Or, I might be completely wrong :)
 

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Discussion Starter · #12 ·
When I watch movie transfers in 1080i, I don't see interlace artifacts.

When watching 1080i from HDTV video cameras I often see lots of interlace artifacts.

I am curious to see what 1080i from HDTV video looks like when the camera captured it at 24fps.

In other words I would like to see if it makes it look more film like and if the reduced frame rate is bothersome with sports.


Frank
 

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Given that 24fps isn't even good enough for movies, I'm sure it would be bad for sports :) I definitely see interlace artifacts in 60i stuff like basketball, where there are very thin, very straight, very high contrast lines in the content. You can see stairstepping very easily. Progressive won't get rid of that totally either, only more and more pixels will do that I guess, but it'd certainly do a lot better.


I don't notice them so much in movies, but they are there if you look hard. I just am a lot less likely to be looking hard if I'm watching a movie because I'm really watching the movie. I don't care much for sports, and just watch them for the HD video experience, so I'm tending to be looking just as PQ and not at the content (unless its Anna K playing tennis or something :)
 

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Quote:
Originally posted by Glimmie
Something on ABC that was origionated in 720p/60. Or a transfer that was converted from 1080/24 to 720/60. I do know that "Spin City" is a 24p film transfer to 720p. Pure progressive all the way through.


The other way to see true 24p is 1080/24p into a DLP projector. The commercial units do not update static pixles. Meaning only the pixels that change are updated. Of course they are still being modulated to produce gray. This look svery much like film. To see this you would need to be in a digital cinema or timing theater.


In the production enviornment 24p is actually display nativly as 48fS. This is so that 24p is compatable with interlaced equipment. The image is captured in a progressive scan manner but every line is on a different field. Delays are used to make the two fields line up when put back into progressive. You can view this 48fS signal and it flickers much like 625/50. It is important to realize that 48fS is not the same as interlace since the image was captured in a progressive manner.
And 48sf flickers like an SOB on a Sony broadcast monitor :). At a SMPTE meeting last fall, Sony did a 24p demo of their newest camera, but they didn't have any display that did 24p well so it turned into a 60i demo very quickly. 48sf was givng the crowd bad headaches.


I really wish they could shoot more stuff at 60sf this would provide slightly better motion, allow backwards compatibility with 60i TV sets. And yet present a signal that future progressive display could weave for 30p playback. In short a, good compromise.


But as Glimmie states, they are "shooting" for a world market and 24p is the easiest way to fulfill that market.


Todd H,


I agree completely. I don't think that motion looks very good at 24p either. Motion is naturally blurry unless the exposure time is set low which gives you the jumpy Saving Private Ryan effect. Altough I have only seen brief glimpses of ABC's 720p Monday Night Football many moons ago, it was spectacular in regards to motion (and 720p is still more resolution than 95+% of the HD displays can show)


Interestingly the Sony rep said car chases look similar at 24p and 60i when encoded at full bit rate ATSC. With the 24p you get blurring due to the long exposure time while 60i you get blurring due to the limitations of the MPEG encoding.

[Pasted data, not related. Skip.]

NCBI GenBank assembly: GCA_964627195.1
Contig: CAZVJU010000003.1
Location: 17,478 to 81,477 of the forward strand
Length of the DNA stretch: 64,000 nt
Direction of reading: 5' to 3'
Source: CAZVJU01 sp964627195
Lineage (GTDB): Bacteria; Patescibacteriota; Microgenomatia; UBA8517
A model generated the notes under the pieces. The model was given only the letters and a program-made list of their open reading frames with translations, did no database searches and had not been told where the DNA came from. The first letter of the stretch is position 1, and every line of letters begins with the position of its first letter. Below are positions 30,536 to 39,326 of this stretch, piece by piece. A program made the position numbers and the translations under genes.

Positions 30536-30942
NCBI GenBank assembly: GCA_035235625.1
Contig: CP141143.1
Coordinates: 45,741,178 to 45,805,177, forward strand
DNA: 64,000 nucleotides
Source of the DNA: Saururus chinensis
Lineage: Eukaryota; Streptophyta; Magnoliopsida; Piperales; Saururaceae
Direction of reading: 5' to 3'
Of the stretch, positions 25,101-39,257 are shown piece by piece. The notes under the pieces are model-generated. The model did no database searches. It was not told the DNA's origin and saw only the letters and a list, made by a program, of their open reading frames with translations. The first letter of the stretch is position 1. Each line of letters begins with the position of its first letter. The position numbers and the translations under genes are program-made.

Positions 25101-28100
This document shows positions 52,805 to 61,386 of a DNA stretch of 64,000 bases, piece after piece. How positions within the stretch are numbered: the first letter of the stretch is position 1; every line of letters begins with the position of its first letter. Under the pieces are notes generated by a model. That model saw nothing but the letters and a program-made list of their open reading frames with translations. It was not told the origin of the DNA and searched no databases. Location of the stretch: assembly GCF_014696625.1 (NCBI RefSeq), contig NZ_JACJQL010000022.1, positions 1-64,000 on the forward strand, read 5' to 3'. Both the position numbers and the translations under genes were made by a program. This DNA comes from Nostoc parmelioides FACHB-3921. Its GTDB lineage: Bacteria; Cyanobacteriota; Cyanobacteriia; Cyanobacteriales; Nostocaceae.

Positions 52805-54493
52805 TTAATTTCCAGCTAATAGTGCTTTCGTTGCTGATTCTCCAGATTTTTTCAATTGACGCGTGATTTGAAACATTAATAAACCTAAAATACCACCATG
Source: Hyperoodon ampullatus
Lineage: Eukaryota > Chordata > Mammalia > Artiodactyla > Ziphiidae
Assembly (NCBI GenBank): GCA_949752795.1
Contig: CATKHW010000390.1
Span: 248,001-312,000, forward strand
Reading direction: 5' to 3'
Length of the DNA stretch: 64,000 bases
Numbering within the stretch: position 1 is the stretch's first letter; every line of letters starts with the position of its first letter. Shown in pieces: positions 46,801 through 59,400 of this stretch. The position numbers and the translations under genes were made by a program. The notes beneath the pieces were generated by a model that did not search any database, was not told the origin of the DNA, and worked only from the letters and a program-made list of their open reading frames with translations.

To satisfy a world audience it would be nice if program material could be shot at a variant of 120 frames per second with the exposure time being derived digitally. For the 60p crowd, average two frames together. For the 24p crowd average 5 frames together. Somthing like that. Of coarse the data rate would be massive and beyond today's hardware. But it is still fun to dream.


-Mr. Wigggles
 

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Quote:
Originally posted by Frank
When I watch movie transfers in 1080i, I don't see interlace artifacts.

When watching 1080i from HDTV video cameras I often see lots of interlace artifacts.

I am curious to see what 1080i from HDTV video looks like when the camera captured it at 24fps.

In other words I would like to see if it makes it look more film like and if the reduced frame rate is bothersome with sports.

You can watch Max Bickford, Titus, Bernie Mac, Greg The Bunny, The Hughleys, One On One, According To Jim, 100 Centre St., Earth Final Conflict, Mutant X, and Lexx. All of these programs are shot in 1080/24p HD video. Of these, only Max Bickford and According To Jim are broadcast in HD. Max Bickford is delivered and broadcast in 1080i/60, created by adding 3:2 pulldown (basically what you're asking to see). According To Jim is delivered and broadcast in 720p/60 (created by downconverting to 720 and interleaving full frames in a 3:2 pattern). All the others are downconverted to standard definition and broadcast that way, with Titus, Bernie Mac, and Greg The Bunny shown in 16:9.
 

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With anything that is originally filmed at 24fps (or even 30) and transmitted at 60fps 1080i.. if your tv or stb has 3:2 (or/and 2:2) pulldown, what is preventing it from become a 1080p signal? For example, let's say a Movie is on HBO-HD in 1080i, it was only filmed at 24 fps, so at least every 2 interlaced frames could be joined to create a 1080p picture.. isn't this correct? Much like DVD players turn their 480i signal to 480p.


So.. with film based material, don't we already have 1080p?
 

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FWIW, I watched Max Bickford live this week, and thought the quality was quite a bit better than in earlier in the season. I still think the shot-on-film stuff looks better, but this was pretty good.


I guess you could have used this program as an example of a "sports" program, if you include the scene with Richard Dreyfus and Peter O'Toole cruising around on their Segways :)
 

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Discussion Starter · #20 ·
It appears that all the shows that are shot on HD video at 24fps are all shows that I have never seen with the exception of 'American Family'.

I like the way 'American Family' looks.


Frank